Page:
Now we can start using those bib keys that we have learned just before, using the following syntax

Let’s start by citing the rmarkdown package using the following code and press Knit button:

I have been using the amazing Rmarkdown package (Allaire et al. 2021)! I should also go and read (Xie, Allaire, and Grolemund 2018; and Xie, Dervieux, and Riederer 2020) books.

Pretty cool, eh??

To celebrate, I’ll show you another one of my favorite art pieces from Allison Horst.

R Markdown magic

Figure 1: R Markdown magic

[Source: Artwork by Allison Horst]

Citation styles

By default, Pandoc will use a Chicago author-date format for citations and references.

To use another style, you will need to specify a CSL (Citation Style Language) file in the csl metadata field, e.g.,

title: "My top ten favorite R packages"
output: html_document
bibliography: my-refs.bib
csl: biomed-central.csl

To find your required formats, we recommend using the Zotero Style Repository, which makes it easy to search for and download your desired style.

CSL files can be tweaked to meet custom formatting requirements. For example, we can change the number of authors required before “et al.” is used to abbreviate them. This can be simplified through the use of visual editors such as the one available at

Other cool features

Add an item to a bibliography without using it

By default, the bibliography will only display items that are directly referenced in the document. If you want to include items in the bibliography without actually citing them in the body text, you can define a dummy nocite metadata field and put the citations there.

nocite: |
  @item1, @item2

Add all items to the bibliography

If we do not wish to explicitly state all of the items within the bibliography but would still like to show them in our references, we can use the following syntax:

nocite: '@*'

This will force all items to be displayed in the bibliography.

You can also have an appendix appear after bibliography. For more on this, see:

Other useful tips

We have learned that inside your file that contains all your references (e.g. my-refs.bib), typically each reference gets a key, which is a shorthand that is generated by the reference manager or you can create yourself.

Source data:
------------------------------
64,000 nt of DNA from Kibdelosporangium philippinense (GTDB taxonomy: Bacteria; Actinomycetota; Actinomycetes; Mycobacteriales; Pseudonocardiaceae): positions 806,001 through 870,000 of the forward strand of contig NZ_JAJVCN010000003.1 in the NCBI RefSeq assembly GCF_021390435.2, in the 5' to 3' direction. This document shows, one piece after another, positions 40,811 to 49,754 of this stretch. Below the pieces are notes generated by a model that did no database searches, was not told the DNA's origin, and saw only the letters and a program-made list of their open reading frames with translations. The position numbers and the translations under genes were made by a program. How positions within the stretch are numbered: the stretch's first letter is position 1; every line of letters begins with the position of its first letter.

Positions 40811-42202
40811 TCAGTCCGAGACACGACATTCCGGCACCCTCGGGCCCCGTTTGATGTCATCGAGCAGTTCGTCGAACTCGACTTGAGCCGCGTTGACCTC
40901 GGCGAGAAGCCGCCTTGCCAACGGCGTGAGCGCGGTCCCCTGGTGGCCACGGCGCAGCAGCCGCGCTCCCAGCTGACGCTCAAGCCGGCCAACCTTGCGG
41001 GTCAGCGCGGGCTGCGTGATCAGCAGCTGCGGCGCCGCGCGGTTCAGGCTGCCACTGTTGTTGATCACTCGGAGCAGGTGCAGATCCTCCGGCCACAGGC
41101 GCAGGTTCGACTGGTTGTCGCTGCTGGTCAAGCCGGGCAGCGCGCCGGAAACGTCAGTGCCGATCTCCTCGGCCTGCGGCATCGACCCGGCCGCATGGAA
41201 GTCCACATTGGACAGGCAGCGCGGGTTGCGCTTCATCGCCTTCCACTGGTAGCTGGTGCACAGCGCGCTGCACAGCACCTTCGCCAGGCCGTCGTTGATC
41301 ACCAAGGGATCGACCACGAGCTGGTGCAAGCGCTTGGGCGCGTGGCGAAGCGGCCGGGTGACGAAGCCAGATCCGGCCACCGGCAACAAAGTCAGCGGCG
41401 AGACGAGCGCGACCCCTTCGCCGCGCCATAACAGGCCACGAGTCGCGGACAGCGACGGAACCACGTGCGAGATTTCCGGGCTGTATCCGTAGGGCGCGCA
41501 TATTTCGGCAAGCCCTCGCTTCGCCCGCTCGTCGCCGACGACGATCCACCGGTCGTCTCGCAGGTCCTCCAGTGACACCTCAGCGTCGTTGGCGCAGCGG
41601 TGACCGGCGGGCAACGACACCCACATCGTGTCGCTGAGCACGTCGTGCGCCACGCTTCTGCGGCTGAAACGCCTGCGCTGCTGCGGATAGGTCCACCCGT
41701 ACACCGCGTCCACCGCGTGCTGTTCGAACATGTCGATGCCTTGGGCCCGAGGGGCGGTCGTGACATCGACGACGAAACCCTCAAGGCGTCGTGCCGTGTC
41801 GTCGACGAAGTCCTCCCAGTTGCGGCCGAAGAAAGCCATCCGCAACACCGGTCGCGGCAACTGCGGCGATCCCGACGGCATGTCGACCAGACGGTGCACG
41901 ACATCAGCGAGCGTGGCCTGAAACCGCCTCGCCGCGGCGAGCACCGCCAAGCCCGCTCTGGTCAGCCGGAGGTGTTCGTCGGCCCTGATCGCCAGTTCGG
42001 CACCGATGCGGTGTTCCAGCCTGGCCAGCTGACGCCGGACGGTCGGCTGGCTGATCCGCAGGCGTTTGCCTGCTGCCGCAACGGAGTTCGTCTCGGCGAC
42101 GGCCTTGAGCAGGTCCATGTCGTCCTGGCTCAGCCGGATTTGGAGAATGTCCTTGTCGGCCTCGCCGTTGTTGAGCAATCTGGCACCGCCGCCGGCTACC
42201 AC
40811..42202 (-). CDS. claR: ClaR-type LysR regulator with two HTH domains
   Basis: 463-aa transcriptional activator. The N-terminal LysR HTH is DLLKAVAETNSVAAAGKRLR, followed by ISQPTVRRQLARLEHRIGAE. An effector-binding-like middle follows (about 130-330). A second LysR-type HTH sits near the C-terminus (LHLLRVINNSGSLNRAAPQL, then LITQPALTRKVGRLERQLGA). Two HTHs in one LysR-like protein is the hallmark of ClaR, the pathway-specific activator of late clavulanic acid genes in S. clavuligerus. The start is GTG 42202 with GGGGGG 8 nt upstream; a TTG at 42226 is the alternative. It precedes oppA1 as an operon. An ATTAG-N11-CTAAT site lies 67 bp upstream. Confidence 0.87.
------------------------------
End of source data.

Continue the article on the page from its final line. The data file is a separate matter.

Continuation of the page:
For instance, I use a format of lower-case first author last name followed by 4 digit year for each reference followed by a keyword (e.g name of a software package). Alternatively, you can omit the keyword. But note that if I cite a paper by the same first author that was published in the same year, then a lower case letter is added to the end. For instance, for a paper that I wrote as 1st author in 2010, my bibtex key might be hicks2021 or hicks2021a. You can decide what scheme to use, just pick one and use it forever.

In your R Markdown document, you can then cite the reference by adding the key, such as the paper by Hicks et al. [@hicks2021]....

Post-lecture materials


Here are some post-lecture tasks to practice some the material discussed.

Try out the following:

  1. What do you notice that’s different when you run citation("tidyverse") (compared to citation("rmarkdown"))?

  2. Install the following packages:

install.packages(c("bibtex", "RefManageR")

What do they do? How might they be helpful to you in terms of reference management?

  1. Instead of using a .bib file, try using a different bibliography file format in an R Markdown document.

  2. Practice using a different CSL file to change the citation style.

Allaire, JJ, Yihui Xie, Jonathan McPherson, Javier Luraschi, Kevin Ushey, Aron Atkins, Hadley Wickham, Joe Cheng, Winston Chang, and Richard Iannone. 2021. Rmarkdown: Dynamic Documents for r.
Xie, Yihui, J. J. Allaire, and Garrett Grolemund. 2018. R Markdown: The Definitive Guide. Boca Raton, Florida: Chapman; Hall/CRC.
Xie, Yihui, Christophe Dervieux, and Emily Riederer. 2020. R Markdown Cookbook. Boca Raton, Florida: Chapman; Hall/CRC.



Text and figures are licensed under Creative Commons Attribution CC BY-NC-SA 4.0. The figures that have been reused from other sources don't fall under this license and can be recognized by a note in their caption: "Figure from ...".


For attribution, please cite this work as

Hicks (2021, Sept. 2). Statistical Computing: Reference management. Retrieved from

BibTeX citation

  author = {Hicks, Stephanie},
  title = {Statistical Computing: Reference management},
  url = {},
  year = {2021}